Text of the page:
NORTH CHARLESTON — Moving slowly on a floating crane and a barge, two key parts for what will be the world’s largest wind turbine test unit arrived in North Charleston on Thursday.
A four-story tall gearbox and a giant steel connecting ring in a mammoth box were brought down the Cooper River to Clemson University’s Wind Turbine Drive Train Testing Facility.
The $100 million facility will be dedicated in November and the first tests of prototype turbine drive trains are expected in the summer of 2014, said Peter Hull, a Clemson spokesman.
There are only two other such testing facilities, one in Spain and one in Colorado. But the Clemson site will test far larger units.
The gearbox and connecting ring will be part of a 400-ton unit capable of testing drive trains for wind turbines that can produce 15 megawatts — enough energy to power 6,000 homes. A 15-megawatt turbine would likely have blades reaching 100 yards above the ocean surface.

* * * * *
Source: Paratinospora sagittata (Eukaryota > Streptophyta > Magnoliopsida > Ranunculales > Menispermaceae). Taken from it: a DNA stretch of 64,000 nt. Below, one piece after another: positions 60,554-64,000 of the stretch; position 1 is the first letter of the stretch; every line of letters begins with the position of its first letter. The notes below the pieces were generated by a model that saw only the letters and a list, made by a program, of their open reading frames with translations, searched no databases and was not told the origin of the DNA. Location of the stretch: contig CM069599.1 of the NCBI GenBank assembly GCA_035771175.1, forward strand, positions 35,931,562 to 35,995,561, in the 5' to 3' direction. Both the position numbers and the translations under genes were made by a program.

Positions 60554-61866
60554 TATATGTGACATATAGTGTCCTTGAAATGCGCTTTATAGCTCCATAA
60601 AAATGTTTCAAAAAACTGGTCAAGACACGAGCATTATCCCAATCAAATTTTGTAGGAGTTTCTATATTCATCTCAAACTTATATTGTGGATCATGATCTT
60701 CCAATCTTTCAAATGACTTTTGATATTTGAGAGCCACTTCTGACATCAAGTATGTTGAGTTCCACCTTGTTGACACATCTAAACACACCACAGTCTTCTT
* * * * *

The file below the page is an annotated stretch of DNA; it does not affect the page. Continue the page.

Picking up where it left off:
Earlier, a 150-ton unit, capable of testing smaller turbines that can produce 7.5 megawatts of power, arrived at the Clemson facility. Using the larger units offshore would mean the same power could be generated with fewer units needing maintenance and repair.
The test facility is in a huge warehouse that was once used by the Navy and is more than 70 years old. The building has been retrofitted to withstand both earthquakes and hurricanes.
The turbine testing facility is not far from a fault that caused the devastating 1886 quake that killed 110 people. In 1989, Hurricane Hugo, a Category 4 hurricane with 135 mph winds, came ashore just north of Charleston.
The Department of Energy gave Clemson $45 million in federal stimulus money for the test facility, with state and private donors providing another $53 million. Clemson also plans a graduate center on its 26-acre campus in North Charleston with experts in wind technology.